I suppose, as I look back, there was a fair amount of “nesting” going on during the days preceding Mette's arrival. It's just . . . it wasn't the right kind of nesting. (Pause.) No. That's not totally fair. The day before her arrival I pulled the baby car seat from the garage (where it had lain for the few short months since Summer's outgrowing of it) and gave it a good cleaning. And on the very morning of her arrival, I had asked Abe to carry the cradle up so we could wipe it down in preparation for baby's eventual coming. But, instead of scrubbing the bathrooms, I had sorted the clothes in my closet. Instead of cleaning out our truck and van, I had moved Anders' clothes from our closet to the dresser in his room. Instead of washing the windows, I had organized the laundry room shelf.
I didn't particularly need clothes re-folded or laundry-room shelves tidied . . . while “bathrooms”, “windows” and “vehicles” were written officially, in pen, on a paper stuck boldly to our fridge reading: “To Do Before Baby Comes”.
Still, one can hardly blame my nesting instincts. They were obviously trying hard to express themselves despite the stubborn insistence from logical me: there will be no baby for at least another week (and it would be folly to do the things on that list too early). I suppose instinctive me eventually had no choice but to sulk off resignedly (shaking its head all the while at logical me) and settle for sorting closets and organizing shelves.
And now? . . . Mette is suddenly here – two weeks before her scheduled arrival (nearly three weeks earlier than many of my babies have come) – and I have yet to wrap my mind around how exactly that happened. I feel like the whole experience is still bound in a book that I haven't yet read, or wrapped in a package that I may have shaken around and listened to, but haven't actually opened.
I want, of course, to do it justice – Mette's getting here. I don't want to trump it up into something that it wasn't; but I also don't want to tear the package open so quickly that I miss important details by throwing them out with the wrapping. Sometimes life just plays out the way it does – or so I've always assumed – and I bristle occasionally at seeing those happenings shoved into some box to give them extra significance or squeezed too tightly in order to force meaning onto them. And yet . . . more and more I feel life is less “coincidence” than I have always imagined. More and more I think small details that seem to have simply happened involve hands behind the scenes and beyond the veil. And while I may be doing the very thing I dread . . . forcing significance into something that simply was . . . I can't shake the feeling that I don't comprehend everything that just happened here.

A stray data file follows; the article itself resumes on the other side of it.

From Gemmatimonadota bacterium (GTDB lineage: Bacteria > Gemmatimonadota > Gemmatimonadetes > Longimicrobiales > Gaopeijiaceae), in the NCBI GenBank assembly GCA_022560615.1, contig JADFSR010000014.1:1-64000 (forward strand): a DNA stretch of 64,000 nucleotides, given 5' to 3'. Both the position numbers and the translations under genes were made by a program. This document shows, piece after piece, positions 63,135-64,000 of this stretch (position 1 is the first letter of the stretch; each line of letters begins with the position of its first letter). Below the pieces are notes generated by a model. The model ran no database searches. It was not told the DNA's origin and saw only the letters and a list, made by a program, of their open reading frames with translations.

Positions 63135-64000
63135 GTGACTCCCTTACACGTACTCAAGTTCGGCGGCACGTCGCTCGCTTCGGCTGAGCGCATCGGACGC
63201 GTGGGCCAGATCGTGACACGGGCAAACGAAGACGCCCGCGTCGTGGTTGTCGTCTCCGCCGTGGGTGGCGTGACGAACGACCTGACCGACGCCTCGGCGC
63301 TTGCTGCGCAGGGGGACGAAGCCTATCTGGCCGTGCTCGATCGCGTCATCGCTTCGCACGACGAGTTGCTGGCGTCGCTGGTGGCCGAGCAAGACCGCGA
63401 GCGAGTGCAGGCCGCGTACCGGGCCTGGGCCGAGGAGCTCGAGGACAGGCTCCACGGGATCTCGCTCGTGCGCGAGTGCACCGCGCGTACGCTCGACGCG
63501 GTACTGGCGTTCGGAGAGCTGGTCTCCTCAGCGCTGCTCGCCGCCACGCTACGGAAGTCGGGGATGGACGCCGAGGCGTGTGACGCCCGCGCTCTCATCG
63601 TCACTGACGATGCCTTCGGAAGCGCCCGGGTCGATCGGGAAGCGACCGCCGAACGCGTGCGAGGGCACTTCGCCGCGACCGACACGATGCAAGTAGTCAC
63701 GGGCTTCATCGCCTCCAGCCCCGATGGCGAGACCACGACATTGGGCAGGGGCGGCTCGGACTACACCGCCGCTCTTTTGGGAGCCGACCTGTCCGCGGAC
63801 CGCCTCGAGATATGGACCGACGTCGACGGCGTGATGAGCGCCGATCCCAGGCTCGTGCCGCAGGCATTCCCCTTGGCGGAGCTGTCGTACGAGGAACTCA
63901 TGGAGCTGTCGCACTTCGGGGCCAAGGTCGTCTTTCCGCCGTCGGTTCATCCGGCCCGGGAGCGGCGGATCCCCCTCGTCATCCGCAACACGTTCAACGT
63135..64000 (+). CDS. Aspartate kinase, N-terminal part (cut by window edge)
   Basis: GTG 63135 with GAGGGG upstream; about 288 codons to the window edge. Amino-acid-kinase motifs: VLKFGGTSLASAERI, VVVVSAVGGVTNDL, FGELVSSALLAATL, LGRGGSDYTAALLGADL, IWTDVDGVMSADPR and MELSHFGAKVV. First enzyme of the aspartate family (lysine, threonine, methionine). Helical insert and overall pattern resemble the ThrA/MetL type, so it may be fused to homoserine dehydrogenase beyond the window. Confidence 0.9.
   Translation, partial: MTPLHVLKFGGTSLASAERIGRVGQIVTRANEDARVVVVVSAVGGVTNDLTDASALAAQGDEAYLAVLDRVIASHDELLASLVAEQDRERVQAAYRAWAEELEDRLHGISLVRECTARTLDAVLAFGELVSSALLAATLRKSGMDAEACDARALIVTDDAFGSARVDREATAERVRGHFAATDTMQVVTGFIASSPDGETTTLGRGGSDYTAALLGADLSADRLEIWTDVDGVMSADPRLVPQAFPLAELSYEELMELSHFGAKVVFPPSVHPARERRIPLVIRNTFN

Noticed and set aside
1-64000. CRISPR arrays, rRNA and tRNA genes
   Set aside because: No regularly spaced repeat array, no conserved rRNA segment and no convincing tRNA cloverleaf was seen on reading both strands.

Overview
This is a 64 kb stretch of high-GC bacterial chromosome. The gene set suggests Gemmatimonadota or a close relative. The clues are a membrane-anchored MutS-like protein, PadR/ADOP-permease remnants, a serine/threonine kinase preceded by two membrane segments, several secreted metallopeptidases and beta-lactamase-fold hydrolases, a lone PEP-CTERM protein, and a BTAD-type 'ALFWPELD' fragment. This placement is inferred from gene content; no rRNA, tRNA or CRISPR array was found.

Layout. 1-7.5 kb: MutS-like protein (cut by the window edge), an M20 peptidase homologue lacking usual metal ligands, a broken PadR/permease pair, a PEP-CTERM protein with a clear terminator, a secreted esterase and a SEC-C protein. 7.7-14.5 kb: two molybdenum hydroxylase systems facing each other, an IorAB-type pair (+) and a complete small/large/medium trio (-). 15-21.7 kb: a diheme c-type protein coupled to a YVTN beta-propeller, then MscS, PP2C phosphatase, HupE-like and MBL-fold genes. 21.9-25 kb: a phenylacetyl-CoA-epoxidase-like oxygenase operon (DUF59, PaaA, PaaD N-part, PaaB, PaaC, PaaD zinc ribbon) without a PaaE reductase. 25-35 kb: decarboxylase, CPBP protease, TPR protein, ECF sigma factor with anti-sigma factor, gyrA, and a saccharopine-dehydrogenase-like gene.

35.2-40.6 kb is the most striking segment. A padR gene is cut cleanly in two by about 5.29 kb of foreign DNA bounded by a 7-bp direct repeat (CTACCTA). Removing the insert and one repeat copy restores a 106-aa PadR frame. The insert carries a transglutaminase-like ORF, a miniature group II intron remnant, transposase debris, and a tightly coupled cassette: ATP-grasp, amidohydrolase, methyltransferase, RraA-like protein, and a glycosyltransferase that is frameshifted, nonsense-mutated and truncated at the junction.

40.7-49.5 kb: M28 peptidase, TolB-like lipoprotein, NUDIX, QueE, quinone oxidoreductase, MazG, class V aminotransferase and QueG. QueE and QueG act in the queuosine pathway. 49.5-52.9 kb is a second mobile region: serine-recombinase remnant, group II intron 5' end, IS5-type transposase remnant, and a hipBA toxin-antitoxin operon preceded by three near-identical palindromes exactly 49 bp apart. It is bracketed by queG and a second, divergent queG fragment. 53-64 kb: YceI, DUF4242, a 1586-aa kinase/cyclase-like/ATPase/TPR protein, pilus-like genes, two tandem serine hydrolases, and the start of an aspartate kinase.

Perhaps that's why I feel somewhat lost – and somewhat like I haven't truly opened this gift of an experience yet. I can guess and speculate on maybes and whys. But I think . . . that is what it will be – guessing. And the full story, perhaps, happened too quickly and involved too many things for mortal, blind me to have taken in. It can be told in a quick and wild story. But I feel like . . . I can't quite put my finger on it, but sort of . . . like a little child who, recognizing that something big has just happened, tries to make sense of it; tries to assign meaning; and tries to understand. While someone kind, loving, and all-wise, only pats my innocent little shoulders and says, “Hush hush little one. Some things are too big for you just now. There will be more for you to understand. Not yet. But someday. When you are older. And when you are ready.”
Here, however, are the bits I know:
It wasn't until Monday evening that there was a shift in my pregnancy. I went from feeling that all was as well as it could be, to . . . uncomfortable. It wasn't a clearly defined uncomfortable. And surely “uncomfortable” doesn't mean labor is imminent, nor does it mean anything really at the end of pregnancy. But . . . it was just so sudden. I think it might have been only earlier that same day that my sister-in-law had texted asking how I was feeling and I'd responded that I felt great and not nearly pregnant enough for a baby to ever be coming. And yet, by evening everything felt off. And this little girl (who was still nameless at the time) was wriggling and kicking and moving with such intent and force that it was almost a bit alarming. I woke multiple times that night. Tossing. Turning. Feeling strange. I dreamt that my water had broken. I dreamt a nurse was telling me something was wrong and we needed to hurry. Tuesday I felt all right again. And Wednesday.